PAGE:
8. Hi I got my cheap Sous Vide stick and it is running for 1.5hrs with 35°deg now. The results are very good so far. I plainly forgot to remove the PVA build material (about 50% of the part) and found that it really fully resoved. On the parts were alreay less remains of the PVA structure than I have before from 48hr submersing into water with several water exchanges. I just swapped out the water and I am going to see if it removed all of the PVA. From what I can say now I think UM should include such a thing with their printers. At least the help pages should describ
  9. Thanks for the link. I apologize, I have not seen that link you your page. From my tests I can not confirm that all will resolve over time, at least within 48hrs. But that was cold water only exchanged like 2x. I will test 35°deg and I think for that reason the cheap sous vide approach best since its the only way I am aware of to control low temps and move the water without manual intervention.
  10. You are right, I tried that that with some outside support structures before. After a couple of minutes in the water some of those could be snapped off.
  11. I started to think about magnetic mixers, but I think the sous vide things have the advantage to be programmable. Sounds like the hassle free approach that I was looking for. Great Idea!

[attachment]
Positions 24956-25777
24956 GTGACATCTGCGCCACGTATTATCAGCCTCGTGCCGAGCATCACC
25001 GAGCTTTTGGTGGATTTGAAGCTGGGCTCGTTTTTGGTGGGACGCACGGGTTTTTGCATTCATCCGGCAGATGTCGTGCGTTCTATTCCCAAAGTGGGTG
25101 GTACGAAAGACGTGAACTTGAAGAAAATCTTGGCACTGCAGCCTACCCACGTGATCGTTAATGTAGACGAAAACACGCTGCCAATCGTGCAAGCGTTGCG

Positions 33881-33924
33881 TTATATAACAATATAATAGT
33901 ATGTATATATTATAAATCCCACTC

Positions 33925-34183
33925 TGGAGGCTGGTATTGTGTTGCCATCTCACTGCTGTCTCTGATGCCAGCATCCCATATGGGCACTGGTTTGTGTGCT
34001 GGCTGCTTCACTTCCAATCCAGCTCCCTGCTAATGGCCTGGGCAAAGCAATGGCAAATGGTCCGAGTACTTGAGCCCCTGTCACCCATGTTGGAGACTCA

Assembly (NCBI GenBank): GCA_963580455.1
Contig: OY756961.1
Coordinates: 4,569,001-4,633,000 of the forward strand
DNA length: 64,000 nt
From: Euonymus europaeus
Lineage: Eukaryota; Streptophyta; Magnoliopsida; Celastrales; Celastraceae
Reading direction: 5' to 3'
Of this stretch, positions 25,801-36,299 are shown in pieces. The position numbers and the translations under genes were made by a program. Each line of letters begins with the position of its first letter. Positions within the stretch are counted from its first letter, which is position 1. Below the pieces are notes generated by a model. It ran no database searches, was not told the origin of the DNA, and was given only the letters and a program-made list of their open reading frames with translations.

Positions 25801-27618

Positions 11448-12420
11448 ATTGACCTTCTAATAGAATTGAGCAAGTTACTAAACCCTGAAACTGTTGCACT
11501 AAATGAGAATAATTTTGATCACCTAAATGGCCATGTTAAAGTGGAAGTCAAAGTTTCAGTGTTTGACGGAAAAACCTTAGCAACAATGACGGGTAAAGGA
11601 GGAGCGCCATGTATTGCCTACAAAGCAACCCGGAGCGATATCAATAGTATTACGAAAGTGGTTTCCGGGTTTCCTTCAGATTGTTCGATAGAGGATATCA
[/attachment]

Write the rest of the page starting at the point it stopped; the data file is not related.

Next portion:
12. Good suggestion. That could show if the corners get cleaned out. However, if the glibber does not fully dissove it may accumulate in the tubes of the device and in the long run block the dishwasher. I had that once with stickers on jelly glasses. Could be repaired but was not cheap. Are you aware about what cleaning times we are talking about in a fish tank with warm water? Is it like 1hr or is it more like 10 or 20hrs?
  13. What is that? Thanks for your feedback. @SandervG, your are saying "warm" water, so as your are from Ultimaker, do I take it that there is no specified optimal temperature in the material specs or from laboratory tests? So I take from your replies, that there is no simple way got solve the glibbery leftover bits in the corners, holes and cavities without manual intervention. It funny. The first consumer SLA guys came up with extra UV curing devices all customers needed to buy after a few years. Are we looking here for new devices to remove PVA suppo
  14. A lot of people seem to have printing and storing problems with PVA. Fortunately I do not, it prints quite fine. But I have the problem that I can not really get it off. Since I am printing small parts (>20mm) with corners, holes and edges, it sits in there. I sumberged the parts in water for 2days. I added dishwashing detergent, I stirred it from time time time, I changed the water 2-3 times - all to no avail. My observation is, that initially material dissoves rather quickly (1hr or so). But some time it stops. When I remove larger chunks once they come loose,
  15. @Enigma_M4, great thanks for the links. >But there's no guarantee it'll work. But there is the guarantee that you'd never know if you don't even try 🙂 If the design is as you say, the part is already lost, isn't it. So trying it should be a no-brainer and throwing it away is a lost chance in finding out exactly how easy they break, right?